We should strive to learn something new every day. Knowledge is infinite and as long as we desire we can learn. Knowledge is awe-inspiring so as to keep us humble. Inspire yourself to learn something new every day then inspire others by sharing. Listen to others with an open heart and open mind and together you can do amazing things.

These are the chronicles of our family and even though they come from my childhood memories and are deeply rooted in a child’s remembrance. I hope they may feel what it was like in the time before them and cherish the things the elders left behind, lest they be forgotten.


Larry Tyler
Larry Tyler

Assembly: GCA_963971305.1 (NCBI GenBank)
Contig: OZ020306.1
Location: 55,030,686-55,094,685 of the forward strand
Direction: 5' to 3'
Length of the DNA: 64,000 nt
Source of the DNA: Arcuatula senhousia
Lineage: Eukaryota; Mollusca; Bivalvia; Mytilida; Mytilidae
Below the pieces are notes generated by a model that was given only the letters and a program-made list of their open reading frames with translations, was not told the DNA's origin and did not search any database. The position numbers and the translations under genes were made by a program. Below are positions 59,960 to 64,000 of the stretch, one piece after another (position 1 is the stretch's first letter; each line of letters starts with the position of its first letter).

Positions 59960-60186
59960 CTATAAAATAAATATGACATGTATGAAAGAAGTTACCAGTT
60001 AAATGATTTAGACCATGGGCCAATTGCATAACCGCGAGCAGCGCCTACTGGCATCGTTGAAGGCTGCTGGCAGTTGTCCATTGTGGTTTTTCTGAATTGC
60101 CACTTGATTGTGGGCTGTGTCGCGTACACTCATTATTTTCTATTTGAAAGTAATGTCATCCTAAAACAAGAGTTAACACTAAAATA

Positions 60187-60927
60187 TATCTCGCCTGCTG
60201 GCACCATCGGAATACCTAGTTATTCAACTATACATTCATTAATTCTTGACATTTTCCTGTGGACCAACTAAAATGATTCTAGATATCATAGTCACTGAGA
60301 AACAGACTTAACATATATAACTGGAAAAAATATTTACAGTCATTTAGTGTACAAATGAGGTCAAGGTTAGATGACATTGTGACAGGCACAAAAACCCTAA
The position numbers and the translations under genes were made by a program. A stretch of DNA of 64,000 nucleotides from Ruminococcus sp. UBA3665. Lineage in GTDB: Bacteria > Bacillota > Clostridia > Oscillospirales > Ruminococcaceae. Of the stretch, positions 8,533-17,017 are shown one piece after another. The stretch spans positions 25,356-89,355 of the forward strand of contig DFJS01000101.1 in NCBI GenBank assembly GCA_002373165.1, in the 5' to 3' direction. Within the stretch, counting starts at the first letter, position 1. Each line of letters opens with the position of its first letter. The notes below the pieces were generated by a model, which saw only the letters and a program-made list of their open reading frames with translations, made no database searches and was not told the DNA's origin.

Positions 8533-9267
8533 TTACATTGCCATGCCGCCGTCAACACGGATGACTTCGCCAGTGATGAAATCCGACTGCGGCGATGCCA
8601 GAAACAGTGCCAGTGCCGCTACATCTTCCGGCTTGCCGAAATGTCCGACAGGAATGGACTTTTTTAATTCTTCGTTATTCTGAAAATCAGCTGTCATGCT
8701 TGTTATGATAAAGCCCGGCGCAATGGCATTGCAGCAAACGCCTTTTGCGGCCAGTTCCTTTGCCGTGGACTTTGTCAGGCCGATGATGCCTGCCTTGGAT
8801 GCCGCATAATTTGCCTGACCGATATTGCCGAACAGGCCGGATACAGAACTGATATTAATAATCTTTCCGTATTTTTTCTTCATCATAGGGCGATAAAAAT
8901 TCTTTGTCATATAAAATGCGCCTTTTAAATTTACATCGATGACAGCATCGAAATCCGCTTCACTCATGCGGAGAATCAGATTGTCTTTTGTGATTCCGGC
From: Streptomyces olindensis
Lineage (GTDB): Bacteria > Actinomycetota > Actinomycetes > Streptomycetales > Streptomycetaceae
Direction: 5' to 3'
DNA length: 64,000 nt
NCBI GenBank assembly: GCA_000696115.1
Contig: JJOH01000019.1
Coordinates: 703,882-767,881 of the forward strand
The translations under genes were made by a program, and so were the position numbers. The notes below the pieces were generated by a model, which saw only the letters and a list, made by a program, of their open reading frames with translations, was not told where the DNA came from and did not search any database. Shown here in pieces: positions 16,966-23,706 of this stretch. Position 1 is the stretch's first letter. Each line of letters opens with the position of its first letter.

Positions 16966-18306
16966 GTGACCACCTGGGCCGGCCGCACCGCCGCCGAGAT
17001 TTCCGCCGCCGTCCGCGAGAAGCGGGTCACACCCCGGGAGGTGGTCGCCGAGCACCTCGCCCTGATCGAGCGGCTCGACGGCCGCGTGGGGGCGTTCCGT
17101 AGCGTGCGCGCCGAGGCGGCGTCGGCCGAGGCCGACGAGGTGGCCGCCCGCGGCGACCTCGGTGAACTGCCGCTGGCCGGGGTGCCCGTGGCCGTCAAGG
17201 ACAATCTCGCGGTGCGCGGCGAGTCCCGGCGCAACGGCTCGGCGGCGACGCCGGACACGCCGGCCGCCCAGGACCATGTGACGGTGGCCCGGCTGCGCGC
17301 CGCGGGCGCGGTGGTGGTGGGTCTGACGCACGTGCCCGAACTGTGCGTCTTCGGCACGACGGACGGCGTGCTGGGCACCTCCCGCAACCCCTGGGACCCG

Awaken the possibilities … then unleash them. After 55 years of successful retail management, I have returned to my passion of writing. I write Poetry, Storytelling, and Short Stories. As a child, I grew up on front porch storytelling. I would sit and listen to my Dad and his brothers tell these great stories that were captivating, and I always wanted to hear more. I wanted to experience the things they talked about. I started writing at a young age and reading everything I could get my hands on. At twelve years old I started a storytelling group and several of my friends became writers or poets. At 16 I hopped box cars and worked the tobacco fields, orange groves, picked cotton, and spent many nights around a campfire listing to life stories. Someone once asked me why I wrote. It consumes an amazing amount of time and I assure you it is not going to make me rich. I write so that my children can touch and feel my words telling of the ones that came before us and the stories they told me. These are the chronicles of our family and even though they come from my childhood memories and are deeply rooted in a child’s remembrance at least they may feel what it was like in the time before them and cherish the things the elders left behind. I am a Columnist & Featured Contributor, BIZCATALYST360 and I have The Writers Café, a group on LinkedIn that features Poets, Writers, Artists, Photographers, and Musicians . On Facebook I have two groups and one page; Dirt Road Storytelling, From Abandoned To Rescue Dogs And Cats, and About Life, Love And Living. As writers, it is true that we honestly do not know what we hold within us until we unleash it. When our words inspire others only then will inspiration return to the writer. I will spend my twilight years in search of the next story, the next poem, and the next image. I will take the time to enjoy my Wife, our Dogs, and Cats, and our amazing new home and I will always find the time to walk down a dirt road I truly hope is that I never have to read another book on Leadership, be on a conference call or see another plan o gram as these were the tool for what I did in life and not about who I am.